Horseman

Up betimes and my father with me, and he and I all the morning and Will Stankes private, in my wife’s closet above, settling our matters concerning our Brampton estate, &c., and I find that there will be, after all debts paid within 100l., 50l. per annum clear coming towards my father’s maintenance, besides 25l. per annum annuities to my Uncle Thomas and Aunt Perkins. Of which, though I was in my mind glad, yet thought it not fit to let my father know it thoroughly, but after he had gone out to visit my uncle Thomas and brought him to dinner with him, and after dinner I got my father, brother Tom, and myself together, I did make the business worse to them, and did promise 20l. out of my own purse to make it 50l. a year to my father, propounding that Stortlow may be sold to pay 200l. for his satisfaction therein and the rest to go towards payment of debts and legacies. The truth is I am fearful lest my father should die before debts are paid, and then the land goes to Tom and the burden of paying all debts will fall upon the rest of the land. Not that I would do my brother any real hurt. I advised my father to good husbandry and to living within the compass of 50l. a year, and all in such kind words, as not only made, them but myself to weep, and I hope it will have a good effect. That being done, and all things agreed on, we went down, and after a glass of wine we all took horse, and I, upon a horse hired of Mr. Game, saw him out of London, at the end of Bishopsgate Street, and so I turned and rode, with some trouble, through the fields, and then Holborn, &c., towards Hide Park, whither all the world, I think, are going, and in my going, almost thither, met W. Howe coming galloping upon a little crop black nag; it seems one that was taken in some ground of my Lord’s, by some mischance being left by his master, a thief; this horse being found with black cloth ears on, and a false mayne, having none of his own; and I back again with him to the Chequer, at Charing Cross, and there put up my own dull jade, and by his advice saddled a delicate stonehorse of Captain Ferrers’s, and with that rid in state to the Park, where none better mounted than I almost, but being in a throng of horses, seeing the King’s riders showing tricks with their managed horses, which were very strange, my stone-horse was very troublesome, and begun to, fight with other horses, to the dangering him and myself, and with much ado I got out, and kept myself out of harm’s way.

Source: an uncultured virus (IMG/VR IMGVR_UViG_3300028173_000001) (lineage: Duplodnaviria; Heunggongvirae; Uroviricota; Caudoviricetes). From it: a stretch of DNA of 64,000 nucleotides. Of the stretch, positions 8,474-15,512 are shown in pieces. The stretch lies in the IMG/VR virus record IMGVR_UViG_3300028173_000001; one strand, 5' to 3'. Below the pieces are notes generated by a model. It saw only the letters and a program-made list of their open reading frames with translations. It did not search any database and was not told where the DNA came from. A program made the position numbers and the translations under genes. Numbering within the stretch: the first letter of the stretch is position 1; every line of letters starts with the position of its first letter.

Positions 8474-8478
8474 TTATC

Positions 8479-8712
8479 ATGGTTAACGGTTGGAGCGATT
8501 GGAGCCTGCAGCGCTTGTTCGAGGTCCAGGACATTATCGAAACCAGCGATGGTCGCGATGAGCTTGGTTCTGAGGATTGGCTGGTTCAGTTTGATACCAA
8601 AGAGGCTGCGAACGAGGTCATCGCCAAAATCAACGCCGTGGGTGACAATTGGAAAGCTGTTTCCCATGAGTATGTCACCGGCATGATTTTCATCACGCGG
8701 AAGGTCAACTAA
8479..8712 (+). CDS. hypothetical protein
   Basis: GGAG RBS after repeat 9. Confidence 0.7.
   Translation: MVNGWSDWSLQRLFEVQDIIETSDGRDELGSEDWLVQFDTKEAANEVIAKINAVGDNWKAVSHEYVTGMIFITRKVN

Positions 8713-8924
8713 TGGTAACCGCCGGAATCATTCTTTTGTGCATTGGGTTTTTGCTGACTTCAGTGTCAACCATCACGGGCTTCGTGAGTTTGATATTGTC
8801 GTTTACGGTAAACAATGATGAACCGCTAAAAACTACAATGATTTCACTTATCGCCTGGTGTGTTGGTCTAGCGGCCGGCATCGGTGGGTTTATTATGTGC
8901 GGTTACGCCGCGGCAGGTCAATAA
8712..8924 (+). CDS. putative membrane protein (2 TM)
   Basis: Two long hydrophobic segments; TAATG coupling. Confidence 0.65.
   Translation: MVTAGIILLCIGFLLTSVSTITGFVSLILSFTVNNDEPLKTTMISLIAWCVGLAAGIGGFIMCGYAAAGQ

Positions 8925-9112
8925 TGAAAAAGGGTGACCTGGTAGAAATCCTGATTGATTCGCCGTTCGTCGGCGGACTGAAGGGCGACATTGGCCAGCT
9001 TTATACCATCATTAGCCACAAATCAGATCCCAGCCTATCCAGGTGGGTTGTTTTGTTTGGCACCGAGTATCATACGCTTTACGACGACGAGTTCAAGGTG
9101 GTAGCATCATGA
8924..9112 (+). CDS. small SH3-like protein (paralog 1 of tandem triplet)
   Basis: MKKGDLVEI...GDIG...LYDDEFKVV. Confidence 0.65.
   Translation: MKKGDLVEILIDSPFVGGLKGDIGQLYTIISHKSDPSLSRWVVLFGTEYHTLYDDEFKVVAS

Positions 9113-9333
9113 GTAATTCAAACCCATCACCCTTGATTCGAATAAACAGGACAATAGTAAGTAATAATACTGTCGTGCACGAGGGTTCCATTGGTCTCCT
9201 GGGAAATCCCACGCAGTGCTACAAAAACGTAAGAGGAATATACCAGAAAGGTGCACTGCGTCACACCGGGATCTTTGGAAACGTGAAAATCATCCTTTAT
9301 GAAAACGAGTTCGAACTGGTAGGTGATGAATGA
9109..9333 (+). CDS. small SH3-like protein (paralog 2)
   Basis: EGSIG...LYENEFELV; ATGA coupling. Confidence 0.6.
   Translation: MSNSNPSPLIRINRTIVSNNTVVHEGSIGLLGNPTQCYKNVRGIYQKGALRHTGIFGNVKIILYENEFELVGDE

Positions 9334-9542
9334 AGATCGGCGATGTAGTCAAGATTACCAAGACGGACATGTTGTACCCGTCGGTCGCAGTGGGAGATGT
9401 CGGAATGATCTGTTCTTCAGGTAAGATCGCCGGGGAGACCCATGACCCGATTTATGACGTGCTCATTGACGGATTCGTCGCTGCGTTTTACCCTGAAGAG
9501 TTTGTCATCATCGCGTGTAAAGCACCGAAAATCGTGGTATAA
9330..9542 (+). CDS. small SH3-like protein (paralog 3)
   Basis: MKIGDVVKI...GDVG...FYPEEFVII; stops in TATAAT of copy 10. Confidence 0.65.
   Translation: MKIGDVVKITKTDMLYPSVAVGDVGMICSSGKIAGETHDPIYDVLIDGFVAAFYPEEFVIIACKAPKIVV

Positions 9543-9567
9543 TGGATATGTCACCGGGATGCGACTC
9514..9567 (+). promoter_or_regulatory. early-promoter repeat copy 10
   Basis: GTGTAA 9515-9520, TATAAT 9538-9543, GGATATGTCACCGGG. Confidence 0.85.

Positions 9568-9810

Here I saw nothing good, neither the King, nor my Lady Castlemaine, nor any great ladies or beauties being there, there being more pleasure a great deal at an ordinary day; or else those few good faces that there were choked up with the many bad ones, there being people of all sorts in coaches there, to some thousands, I think.
Going thither in the highway, just by the Park gate, I met a boy in a sculler boat, carried by a dozen people at least, rowing as hard as he could drive, it seems upon some wager.
By and by, about seven or eight o’clock, homeward; and changing my horse again, I rode home, coaches going in great crowds to the further end of the town almost. In my way, in Leadenhall Street, there was morris-dancing which I have not seen a great while. So set my horse up at Game’s, paying 5s. for him. And so home to see Sir J. Minnes, who is well again, and after staying talking with him awhile, I took leave and went to hear Mrs. Turner’s daughter, at whose house Sir J. Minnes lies, play on the harpsicon; but, Lord! it was enough to make any man sick to hear her; yet I was forced to commend her highly.
So home to supper and to bed, Ashwell playing upon the tryangle very well before I went to bed.
This day Captain Grove sent me a side of pork, which was the oddest present, sure, that was ever made any man; and the next, I remember I told my wife, I believe would be a pound of candles, or a shoulder of mutton; but the fellow do it in kindness, and is one I am beholden to.
So to bed very weary, and a little galled for lack of riding, praying to God for a good journey to my father, of whom I am afeard, he being so lately ill of his pain.

all morning in my mind with no compass
I turn towards the world

going on a delicate stone horse
to see the stone faces of the crowd

I hear lies enough
to make any man sick

the oddest present
would be a pound of candles for God


Erasure poem derived from The Diary of Samuel Pepys, Friday 1 May 1663.

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